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                                    For a sense of scale on #2 at least… they mention in the article that they had to make some alterations to the protein the cell synthesizes this way to make it actually work properly and not just fold up into a mess. These alterations were based on research that other people did in 2017 on similar viruses in the family. So even if it’s “easy” to use this technology to tell cells to make new things, there’s more than a little finesse in making things that do what you want.

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                                    Thank you for the article! What a fascinating read, and you made it so digestible.

                                    The part I had the hardest understanding was the video from Wikipedia. I feel like I almost get it, but I just want to know even more nitty gritty details, like what are each of those colored things? How do they get there? Why are they being locked into place onto the ribbon? How do they get off the ribbon? How is the machine formed in the first place? It’s so fascinating, but the more details I’m given, it seems to prompt even more questions.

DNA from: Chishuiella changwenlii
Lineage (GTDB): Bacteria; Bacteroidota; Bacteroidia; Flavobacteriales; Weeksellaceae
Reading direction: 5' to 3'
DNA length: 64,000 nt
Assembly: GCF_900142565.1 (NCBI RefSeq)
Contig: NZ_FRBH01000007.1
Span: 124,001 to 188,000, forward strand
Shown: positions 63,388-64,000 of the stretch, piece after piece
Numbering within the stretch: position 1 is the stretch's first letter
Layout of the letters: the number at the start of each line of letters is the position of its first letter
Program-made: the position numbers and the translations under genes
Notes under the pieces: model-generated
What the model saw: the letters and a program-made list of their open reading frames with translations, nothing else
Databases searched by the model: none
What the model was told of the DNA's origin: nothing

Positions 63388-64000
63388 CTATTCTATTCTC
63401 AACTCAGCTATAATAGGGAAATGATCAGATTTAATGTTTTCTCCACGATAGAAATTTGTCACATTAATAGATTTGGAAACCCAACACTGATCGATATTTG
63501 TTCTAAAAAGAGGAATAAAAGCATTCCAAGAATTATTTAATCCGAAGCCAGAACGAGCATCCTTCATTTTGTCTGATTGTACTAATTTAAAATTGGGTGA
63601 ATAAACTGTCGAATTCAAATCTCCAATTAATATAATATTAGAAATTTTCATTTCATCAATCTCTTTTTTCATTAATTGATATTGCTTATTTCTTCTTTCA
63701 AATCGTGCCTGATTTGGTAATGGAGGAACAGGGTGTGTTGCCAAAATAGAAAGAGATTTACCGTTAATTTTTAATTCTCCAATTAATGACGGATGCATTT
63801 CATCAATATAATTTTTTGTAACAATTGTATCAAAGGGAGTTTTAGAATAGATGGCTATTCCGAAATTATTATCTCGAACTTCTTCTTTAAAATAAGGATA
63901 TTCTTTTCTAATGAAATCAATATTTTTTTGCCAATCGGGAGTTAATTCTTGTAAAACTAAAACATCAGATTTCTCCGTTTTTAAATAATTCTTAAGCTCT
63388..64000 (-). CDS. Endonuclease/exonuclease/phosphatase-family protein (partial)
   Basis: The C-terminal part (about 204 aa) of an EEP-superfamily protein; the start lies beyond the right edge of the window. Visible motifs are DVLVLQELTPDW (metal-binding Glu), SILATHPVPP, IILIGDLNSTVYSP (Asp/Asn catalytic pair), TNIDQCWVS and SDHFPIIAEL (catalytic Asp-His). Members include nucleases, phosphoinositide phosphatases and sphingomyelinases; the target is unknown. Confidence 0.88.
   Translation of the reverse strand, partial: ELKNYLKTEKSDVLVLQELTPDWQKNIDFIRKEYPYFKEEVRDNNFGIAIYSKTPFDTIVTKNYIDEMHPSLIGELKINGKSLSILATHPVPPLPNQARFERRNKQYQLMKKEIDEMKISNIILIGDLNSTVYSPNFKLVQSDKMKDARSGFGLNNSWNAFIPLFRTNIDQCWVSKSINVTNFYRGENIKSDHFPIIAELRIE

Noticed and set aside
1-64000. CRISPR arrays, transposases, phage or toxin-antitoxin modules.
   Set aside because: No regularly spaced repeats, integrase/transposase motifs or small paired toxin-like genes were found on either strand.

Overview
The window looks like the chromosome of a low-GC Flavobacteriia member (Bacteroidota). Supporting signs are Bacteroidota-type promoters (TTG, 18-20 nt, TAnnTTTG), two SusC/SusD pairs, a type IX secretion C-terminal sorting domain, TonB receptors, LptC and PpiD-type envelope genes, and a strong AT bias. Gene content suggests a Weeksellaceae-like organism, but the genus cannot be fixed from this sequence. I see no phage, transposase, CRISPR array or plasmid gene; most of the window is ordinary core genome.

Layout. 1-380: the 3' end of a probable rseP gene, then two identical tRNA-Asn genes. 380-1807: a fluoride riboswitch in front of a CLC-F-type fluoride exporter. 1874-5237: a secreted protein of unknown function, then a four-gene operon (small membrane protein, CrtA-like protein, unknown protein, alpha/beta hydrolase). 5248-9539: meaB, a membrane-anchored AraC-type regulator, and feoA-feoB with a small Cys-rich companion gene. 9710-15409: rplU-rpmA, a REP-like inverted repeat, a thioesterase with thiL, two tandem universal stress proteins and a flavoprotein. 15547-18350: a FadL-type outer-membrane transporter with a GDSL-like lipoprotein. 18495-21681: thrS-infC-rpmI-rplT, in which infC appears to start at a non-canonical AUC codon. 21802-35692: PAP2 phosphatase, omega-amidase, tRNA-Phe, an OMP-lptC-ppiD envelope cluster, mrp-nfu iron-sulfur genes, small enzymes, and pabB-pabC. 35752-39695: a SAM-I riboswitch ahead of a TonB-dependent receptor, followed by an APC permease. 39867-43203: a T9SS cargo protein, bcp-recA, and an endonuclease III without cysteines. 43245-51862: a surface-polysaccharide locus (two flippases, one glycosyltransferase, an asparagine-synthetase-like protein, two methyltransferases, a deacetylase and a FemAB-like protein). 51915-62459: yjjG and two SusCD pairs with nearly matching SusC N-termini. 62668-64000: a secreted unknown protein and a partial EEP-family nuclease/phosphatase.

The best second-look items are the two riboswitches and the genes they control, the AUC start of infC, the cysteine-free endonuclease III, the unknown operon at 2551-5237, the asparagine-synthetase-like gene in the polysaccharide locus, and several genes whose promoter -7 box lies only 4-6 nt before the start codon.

I couldn’t help but wonder what kinds of nefarious things could be done with that Ψ trick. It seems like this is just a silver bullet to make intentional viruses infect humans that completely evade our immune systems?

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                                      So the flying things are explained in the video on https://berthub.eu/dna/ - and I think your question about the Ψ-trick might be addressed by some of the other answers on this page.

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                                        Thanks for the tip, I ended up purchasing Molecular Biology of the Cell, can’t wait to read it!

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                                        The Ψ thing (that I was wondering about as well) discussed elsewhere was “Could nature figure out Ψ organically and thereby evolve viruses that evade our immune system?” and thankfully the answer is a resounding “No” (unless the entire mechanism including ribosomes learns how to create those things, I suppose, by which point the immune system probably catches up as well?)